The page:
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6/7/2018 9:06:29 AM

200 missing as Guatemala volcano threatens new eruptions

Explosions boomed from Guatemala's fearsome Fuego volcano on Wednesday (June 6th), unleashing fresh torrents of molten mud and ash down slopes where officials said 75 people had been killed and 200 were still missing.

A smoke column billows from the lower part of the Fuego volcano near Guatemala City. (AFP/Johan ORDONEZ)

Fears of a fresh blowup of the 3,763-metre volcano have stalked rescue workers since Sunday's eruption buried entire villages on its southern flank.

Officials said the known number of dead was 75, though that toll was expected to rise.

"We already have data with names and locations where there are missing persons and that number is 192," Sergio Cabanas, head of Guatemala's disaster management agency, told reporters.

Among the latest of the 75 fatalities reported by the National Institute of Forensic Sciences was a 42-year-old woman who died in hospital having lost both legs and an arm in the eruption.

Factfile on the Guatemala volcano that has left scores dead. (AFP/Laurence CHU)

Experts warned on Wednesday that heavy rains in the area could provoke avalanches due to the large flows of volcanic mud, known as lahars, since the eruption on Sunday.

Volcanologists recorded the volcano exploding several times an hour Wednesday, which generated a fresh 4,700-metre high column of gray ash.

"The explosions are generating moderate avalanches that have an approximate distance of 800 to 1,000 metres," the Volcanology Institute said.

It said the lahars could sweep down the mountain laden with concrete, rocks up to a metre in diameter and tree trunks.

"The activity continues and the possibility of new pyroclastic flows in the next hours or days cannot be ruled out, so it is recommended not to remain near the affected area," it said.

Emergency workers had to temporarily suspend their search late Tuesday after a new eruption triggered a landslide.

Soldiers search for victims of the Fuego Volcano eruption in the ash-covered village of San Miguel Los Lotes. (AFP/Johan ORDONEZ)

Hundreds of people were evacuated from seven communities in the Escuintla area near the summit, as panicked locals rushed to their cars to escape, causing chaotic traffic.

An AFP photographer saw a large plume of ash rise into the sky, prompting an evacuation of everyone authorities could find before the police, the military and rescuers were ordered to stand down.


Hundreds of rescue workers, including firefighters, police and the military, were battling adverse conditions to search for remains in the tangled morass of rubble, dust and earth left behind by the landslides.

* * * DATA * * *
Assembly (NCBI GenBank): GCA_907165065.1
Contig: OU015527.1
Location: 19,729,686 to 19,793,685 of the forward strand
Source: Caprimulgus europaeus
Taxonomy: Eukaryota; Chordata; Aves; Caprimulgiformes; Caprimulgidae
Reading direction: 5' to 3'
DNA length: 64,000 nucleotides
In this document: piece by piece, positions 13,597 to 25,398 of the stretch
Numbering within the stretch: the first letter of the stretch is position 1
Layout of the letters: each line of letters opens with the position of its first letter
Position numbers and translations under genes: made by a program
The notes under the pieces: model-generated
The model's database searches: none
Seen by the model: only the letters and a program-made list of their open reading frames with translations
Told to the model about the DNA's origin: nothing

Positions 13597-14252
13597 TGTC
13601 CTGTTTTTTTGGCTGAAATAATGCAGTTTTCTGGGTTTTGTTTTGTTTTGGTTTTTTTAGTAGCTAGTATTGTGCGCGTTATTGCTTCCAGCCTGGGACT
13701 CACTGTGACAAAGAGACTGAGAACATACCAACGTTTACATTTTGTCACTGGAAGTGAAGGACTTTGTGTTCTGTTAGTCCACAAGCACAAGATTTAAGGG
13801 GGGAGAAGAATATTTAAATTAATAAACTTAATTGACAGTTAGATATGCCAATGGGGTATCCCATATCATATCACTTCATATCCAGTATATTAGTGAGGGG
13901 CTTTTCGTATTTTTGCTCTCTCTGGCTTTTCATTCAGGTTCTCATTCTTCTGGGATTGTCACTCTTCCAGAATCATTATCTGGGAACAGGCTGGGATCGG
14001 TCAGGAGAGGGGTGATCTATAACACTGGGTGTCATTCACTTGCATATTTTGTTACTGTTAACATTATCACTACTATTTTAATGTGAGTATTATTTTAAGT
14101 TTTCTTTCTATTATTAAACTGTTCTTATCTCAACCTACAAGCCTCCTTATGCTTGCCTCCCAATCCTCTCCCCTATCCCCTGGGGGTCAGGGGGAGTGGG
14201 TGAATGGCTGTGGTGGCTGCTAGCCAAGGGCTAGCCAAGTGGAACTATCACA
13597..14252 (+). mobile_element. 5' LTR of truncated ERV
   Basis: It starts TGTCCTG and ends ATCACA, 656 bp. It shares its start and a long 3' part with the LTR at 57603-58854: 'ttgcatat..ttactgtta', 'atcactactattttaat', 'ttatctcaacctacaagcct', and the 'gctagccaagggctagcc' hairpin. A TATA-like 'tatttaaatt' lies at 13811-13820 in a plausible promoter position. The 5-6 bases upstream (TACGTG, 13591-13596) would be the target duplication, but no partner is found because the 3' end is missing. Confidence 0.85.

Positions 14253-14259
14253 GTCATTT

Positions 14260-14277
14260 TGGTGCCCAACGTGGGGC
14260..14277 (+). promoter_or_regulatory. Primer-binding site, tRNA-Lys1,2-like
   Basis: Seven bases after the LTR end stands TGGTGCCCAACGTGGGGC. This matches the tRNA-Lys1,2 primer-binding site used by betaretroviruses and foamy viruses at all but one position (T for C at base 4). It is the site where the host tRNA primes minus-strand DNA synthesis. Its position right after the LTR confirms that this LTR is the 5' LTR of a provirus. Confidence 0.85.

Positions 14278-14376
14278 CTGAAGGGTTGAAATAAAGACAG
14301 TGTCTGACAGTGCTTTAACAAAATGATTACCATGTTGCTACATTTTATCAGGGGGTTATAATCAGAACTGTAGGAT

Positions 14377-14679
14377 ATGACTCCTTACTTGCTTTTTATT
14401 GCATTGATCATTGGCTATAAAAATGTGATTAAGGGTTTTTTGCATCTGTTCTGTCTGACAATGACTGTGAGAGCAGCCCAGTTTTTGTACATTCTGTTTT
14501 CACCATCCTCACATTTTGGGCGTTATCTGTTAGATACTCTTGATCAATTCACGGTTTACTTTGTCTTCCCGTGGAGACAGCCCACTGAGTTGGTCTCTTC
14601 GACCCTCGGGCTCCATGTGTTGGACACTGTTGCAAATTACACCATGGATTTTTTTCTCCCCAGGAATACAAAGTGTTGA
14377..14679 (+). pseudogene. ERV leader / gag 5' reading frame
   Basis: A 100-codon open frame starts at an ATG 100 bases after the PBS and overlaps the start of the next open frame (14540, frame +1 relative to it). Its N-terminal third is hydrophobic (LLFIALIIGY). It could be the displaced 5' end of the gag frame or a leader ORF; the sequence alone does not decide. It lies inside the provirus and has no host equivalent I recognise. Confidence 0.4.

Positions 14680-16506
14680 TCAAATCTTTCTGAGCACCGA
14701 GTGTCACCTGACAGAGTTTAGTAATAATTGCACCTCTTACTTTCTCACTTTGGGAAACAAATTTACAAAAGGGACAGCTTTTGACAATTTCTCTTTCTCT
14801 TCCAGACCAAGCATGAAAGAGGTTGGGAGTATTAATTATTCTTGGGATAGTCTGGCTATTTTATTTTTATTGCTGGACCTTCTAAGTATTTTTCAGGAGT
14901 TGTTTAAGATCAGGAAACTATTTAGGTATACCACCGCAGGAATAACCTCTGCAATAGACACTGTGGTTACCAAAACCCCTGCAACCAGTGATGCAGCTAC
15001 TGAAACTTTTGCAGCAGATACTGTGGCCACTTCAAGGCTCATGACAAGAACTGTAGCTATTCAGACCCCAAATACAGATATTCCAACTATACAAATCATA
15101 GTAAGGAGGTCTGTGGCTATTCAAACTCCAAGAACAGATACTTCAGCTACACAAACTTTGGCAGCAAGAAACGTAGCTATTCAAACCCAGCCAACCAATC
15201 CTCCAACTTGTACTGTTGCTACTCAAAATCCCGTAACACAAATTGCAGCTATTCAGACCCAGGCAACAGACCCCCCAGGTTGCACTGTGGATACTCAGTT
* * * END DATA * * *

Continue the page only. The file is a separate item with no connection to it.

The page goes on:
General Walter Sanchez, in charge of operations around the epicentre of the destruction near the village of El Rodeo, said the heat from the ash and hot sediment made rescue work difficult.

Firefighters hosed down their smoking boots, which had sunk into molten volcanic material just below the ash surface.

Everything in the search area was covered in a thick blanket of dust. In the murk created by the dust, police were using red ink to mark homes that had already been searched for bodies.

Police officers carry a victim in the ash-covered village of San Miguel Los Lotes, in Escuintla Department. (AFP/Johan ORDONEZ)

More than 12,000 people have been evacuated from their homes, the disaster management agency said, more than 3,000 of them housed in temporary shelters.

On the slopes on Wednesday, local volunteers distributed food to rescue workers, and columns of cars handed out food, water, toilet paper, diapers and other necessities to residents.

Some residents said they had organised themselves to prevent looting that they claimed occurred on the first night of the disaster.


The killer eruption was the Central American country's strongest in four decades.

It sent huge clouds of ash barrelling over the surrounding area, blanketing roads, cars and people in thick gray dust as a river of molten mud carved a path down the mountain, sweeping away entire villages.

Officials said the speed and ferocity of the eruption took mountain communities by surprise, with many of the dead found in or around their homes.

Despite offers of international help from the United States, Mexico and several Latin American neighbours, Guatemalan authorities have not made a request for foreign aid.

The foreign ministry said disaster management agency CONRED would help determine any such request.

"We are ready when CONRED as the governing body of emergency management authorise us to make an appeal," the ministry said in a statement.

President Jimmy Morales has been criticised on social media for passively waiting to react to offers of international aid.

The head of the international Red Cross Francesco Rocca is due to visit the country on Thursday, the Geneva-based agency said./.

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